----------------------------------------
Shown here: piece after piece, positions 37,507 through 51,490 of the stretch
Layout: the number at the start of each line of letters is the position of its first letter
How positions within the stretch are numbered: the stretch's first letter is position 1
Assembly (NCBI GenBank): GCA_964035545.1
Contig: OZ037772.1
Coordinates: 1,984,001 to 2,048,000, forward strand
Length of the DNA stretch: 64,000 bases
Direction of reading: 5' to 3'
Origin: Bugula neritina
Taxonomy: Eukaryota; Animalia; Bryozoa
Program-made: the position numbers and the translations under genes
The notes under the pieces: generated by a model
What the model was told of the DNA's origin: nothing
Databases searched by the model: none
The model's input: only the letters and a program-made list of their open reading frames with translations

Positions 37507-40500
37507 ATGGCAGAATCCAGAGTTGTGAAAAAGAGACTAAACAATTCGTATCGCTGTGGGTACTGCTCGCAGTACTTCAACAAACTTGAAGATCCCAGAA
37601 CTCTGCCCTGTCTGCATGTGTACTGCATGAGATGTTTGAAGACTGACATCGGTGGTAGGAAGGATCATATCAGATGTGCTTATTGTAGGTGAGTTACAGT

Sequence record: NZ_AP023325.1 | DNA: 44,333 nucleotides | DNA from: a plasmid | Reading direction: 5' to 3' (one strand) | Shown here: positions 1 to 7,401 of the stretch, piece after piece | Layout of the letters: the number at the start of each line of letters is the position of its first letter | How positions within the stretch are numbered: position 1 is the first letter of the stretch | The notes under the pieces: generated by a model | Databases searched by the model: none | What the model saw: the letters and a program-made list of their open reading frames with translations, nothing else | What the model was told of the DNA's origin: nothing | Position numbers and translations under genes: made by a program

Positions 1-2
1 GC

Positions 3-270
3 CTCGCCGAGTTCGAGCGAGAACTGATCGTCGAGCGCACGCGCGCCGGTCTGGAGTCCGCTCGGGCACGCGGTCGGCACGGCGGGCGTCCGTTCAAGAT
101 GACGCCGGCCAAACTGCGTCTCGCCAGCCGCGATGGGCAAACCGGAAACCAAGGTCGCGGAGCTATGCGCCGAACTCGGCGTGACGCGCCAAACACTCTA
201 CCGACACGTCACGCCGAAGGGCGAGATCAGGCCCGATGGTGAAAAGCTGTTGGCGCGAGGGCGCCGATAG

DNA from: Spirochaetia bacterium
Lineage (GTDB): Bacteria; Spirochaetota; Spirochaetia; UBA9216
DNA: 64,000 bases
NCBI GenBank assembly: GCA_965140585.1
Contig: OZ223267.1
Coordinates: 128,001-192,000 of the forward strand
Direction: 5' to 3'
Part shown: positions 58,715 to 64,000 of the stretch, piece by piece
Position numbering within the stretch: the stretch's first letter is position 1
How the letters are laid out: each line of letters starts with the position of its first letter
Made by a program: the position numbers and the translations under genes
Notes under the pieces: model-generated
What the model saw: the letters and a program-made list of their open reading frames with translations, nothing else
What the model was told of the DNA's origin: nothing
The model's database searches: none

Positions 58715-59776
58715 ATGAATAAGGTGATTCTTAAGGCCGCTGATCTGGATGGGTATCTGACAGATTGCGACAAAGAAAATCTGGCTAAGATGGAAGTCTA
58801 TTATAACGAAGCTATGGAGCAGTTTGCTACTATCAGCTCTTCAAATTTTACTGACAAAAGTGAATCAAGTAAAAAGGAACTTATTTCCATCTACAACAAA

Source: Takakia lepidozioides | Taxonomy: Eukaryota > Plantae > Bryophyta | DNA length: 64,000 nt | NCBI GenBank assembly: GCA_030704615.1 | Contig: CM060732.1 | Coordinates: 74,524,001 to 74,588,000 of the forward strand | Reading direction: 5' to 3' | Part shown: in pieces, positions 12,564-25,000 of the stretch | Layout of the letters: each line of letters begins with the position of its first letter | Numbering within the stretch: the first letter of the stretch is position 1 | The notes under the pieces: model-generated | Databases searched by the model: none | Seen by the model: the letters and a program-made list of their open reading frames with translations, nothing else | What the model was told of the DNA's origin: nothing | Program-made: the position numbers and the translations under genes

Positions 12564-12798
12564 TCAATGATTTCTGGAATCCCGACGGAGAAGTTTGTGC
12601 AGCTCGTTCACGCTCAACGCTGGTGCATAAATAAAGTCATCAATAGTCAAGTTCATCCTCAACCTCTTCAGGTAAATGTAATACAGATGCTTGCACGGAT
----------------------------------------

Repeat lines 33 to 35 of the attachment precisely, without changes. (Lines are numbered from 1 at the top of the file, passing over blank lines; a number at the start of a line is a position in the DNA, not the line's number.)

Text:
Part shown: positions 58,715 to 64,000 of the stretch, piece by piece
Position numbering within the stretch: the stretch's first letter is position 1
How the letters are laid out: each line of letters starts with the position of its first letter